Jonathan V. Last writes on …
So . . .
That’s not a joke I’m Ron Burgundy?
[Monday] the government of South Dakota announced their anti-meth campaign, the slogan of which is, “Meth. We’re on it.”
This is a real thing that people spent money on. $450,000.
The internet is, as you might imagine, highly amused.
I mean, it’s not “Just Say No.”
Or, “This is your brain on drugs.”
Or, “From you, dad. I learned it from watching you.”
And on first glance this seems destined to be one of those advertising case studies where future scholars ask, “So, they wanted an anti-drug slogan and they settled on Look at me I’m on drugs!?!”
And the designers were so committed that they even trademarked the thing. (That “TM” is like a splinter in my eye. Make it stop.)
But here’s the thing: Isn’t this campaign also kind of genius?
Let’s stipulate that you can’t hang a value on “awareness.” Maybe it’s worthless. Maybe it’s really important. I don’t know.
For the sake of argument, though, let’s assume that “awareness” is a valid goal and evaluate this logo purely on how it achieves that goal.
I could think of a dozen ways to stand up an anti-meth campaign that you would forget in an hour.
But “Meth. We’re on it.” is never going away. People will goof on it for a generation. There will be parodies. T-shirts. Stickers. Every middle schooler in South Dakota will, some day when they’re old, laugh with their buddies about that crazy “Meth. We’re on it.” thing.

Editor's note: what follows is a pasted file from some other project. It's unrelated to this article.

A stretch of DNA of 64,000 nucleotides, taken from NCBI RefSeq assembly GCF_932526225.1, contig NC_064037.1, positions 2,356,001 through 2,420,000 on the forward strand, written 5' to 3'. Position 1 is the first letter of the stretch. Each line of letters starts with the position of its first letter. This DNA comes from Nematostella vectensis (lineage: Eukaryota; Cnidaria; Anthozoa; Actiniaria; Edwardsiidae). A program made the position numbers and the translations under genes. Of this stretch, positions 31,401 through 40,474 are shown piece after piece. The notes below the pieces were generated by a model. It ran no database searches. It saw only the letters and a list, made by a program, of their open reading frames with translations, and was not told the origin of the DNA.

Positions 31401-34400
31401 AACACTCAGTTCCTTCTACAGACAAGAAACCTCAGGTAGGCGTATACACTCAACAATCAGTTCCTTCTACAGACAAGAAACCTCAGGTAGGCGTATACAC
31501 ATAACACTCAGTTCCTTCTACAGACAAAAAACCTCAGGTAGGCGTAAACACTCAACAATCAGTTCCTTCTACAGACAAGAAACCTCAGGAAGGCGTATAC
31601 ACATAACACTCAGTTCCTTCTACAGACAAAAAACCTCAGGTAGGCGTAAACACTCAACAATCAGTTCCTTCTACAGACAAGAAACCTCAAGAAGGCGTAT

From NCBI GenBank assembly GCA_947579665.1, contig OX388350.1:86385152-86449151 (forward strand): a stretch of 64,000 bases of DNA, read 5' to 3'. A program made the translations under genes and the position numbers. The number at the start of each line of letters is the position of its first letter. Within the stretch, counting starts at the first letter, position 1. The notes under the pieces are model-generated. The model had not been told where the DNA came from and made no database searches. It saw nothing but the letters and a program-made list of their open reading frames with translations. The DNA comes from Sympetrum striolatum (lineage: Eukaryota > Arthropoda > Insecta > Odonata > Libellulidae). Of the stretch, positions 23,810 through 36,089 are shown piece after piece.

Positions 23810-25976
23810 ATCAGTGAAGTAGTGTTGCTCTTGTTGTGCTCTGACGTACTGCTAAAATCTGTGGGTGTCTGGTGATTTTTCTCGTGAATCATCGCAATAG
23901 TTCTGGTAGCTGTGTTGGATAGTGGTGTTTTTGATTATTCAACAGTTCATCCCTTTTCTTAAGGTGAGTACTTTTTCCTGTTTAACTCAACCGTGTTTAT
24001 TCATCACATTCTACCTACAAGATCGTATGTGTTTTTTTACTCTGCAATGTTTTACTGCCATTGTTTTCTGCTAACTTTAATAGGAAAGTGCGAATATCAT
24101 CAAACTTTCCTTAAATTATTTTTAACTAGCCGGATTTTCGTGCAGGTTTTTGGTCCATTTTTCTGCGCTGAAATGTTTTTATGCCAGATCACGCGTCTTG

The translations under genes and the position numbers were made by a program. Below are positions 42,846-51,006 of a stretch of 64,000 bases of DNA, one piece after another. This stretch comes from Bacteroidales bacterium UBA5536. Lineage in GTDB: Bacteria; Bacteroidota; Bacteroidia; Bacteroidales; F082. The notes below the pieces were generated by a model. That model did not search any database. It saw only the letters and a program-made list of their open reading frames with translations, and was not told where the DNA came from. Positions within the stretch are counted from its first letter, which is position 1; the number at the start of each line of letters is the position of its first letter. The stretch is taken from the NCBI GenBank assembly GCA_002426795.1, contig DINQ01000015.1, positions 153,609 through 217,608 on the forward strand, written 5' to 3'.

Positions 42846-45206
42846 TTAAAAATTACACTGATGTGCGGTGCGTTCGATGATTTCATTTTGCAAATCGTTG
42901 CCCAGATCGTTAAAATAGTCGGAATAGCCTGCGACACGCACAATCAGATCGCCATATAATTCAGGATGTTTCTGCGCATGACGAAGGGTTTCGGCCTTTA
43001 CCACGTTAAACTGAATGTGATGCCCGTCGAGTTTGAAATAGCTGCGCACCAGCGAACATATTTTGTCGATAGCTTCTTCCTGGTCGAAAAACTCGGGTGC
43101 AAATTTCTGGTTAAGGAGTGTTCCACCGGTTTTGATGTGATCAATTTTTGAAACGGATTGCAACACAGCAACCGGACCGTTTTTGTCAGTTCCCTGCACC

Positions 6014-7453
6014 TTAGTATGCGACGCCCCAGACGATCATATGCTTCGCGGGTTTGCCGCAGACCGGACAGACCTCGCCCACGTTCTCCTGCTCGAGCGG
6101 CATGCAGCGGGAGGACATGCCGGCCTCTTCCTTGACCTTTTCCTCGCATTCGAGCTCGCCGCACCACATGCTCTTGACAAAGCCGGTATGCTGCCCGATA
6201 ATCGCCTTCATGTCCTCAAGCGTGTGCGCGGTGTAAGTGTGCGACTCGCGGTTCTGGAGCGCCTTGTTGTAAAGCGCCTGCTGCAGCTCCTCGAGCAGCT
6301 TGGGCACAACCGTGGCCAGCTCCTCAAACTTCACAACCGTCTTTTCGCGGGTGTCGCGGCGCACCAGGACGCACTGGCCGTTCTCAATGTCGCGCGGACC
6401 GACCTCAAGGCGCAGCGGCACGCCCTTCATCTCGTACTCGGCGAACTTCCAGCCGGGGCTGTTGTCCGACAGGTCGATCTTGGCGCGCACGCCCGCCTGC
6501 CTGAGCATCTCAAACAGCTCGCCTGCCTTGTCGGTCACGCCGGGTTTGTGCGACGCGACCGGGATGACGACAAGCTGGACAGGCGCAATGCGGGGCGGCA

I mean, if they don’t die from meth.
The goal of a piece of design like this is to hit people so hard that they have to take notice, that they talk about the concept, that they remember it and it resonates in the culture over time.
I would say that the South Dakota meth campaign achieves all of that.
Good for them.
A local example would be in the late 20th century, when what Wisconsin Energy, which formerly was Wisconsin Natural (Gas) and Wisconsin Electric (I know, because I wrote monthly checks), decided to call itself WE Energies, which Milwaukee talk radio host Charlie Sykes dubbed “WEnergies.” (Pronounced “wiener-jeez.”)
This is sort of a corollary to an incredibly annoying commercial that isn’t annoying merely from overbroadcast, but because of a feature that sets your teeth on edge. Some would say that’s good because you remember the ad. It’s not good, however, if you refuse to patronize the business because of their bad ads. (That would be me.)
Bad business decisions happen when there is no skeptic in the room, someone to point out how the brilliant idea could go horribly wrong.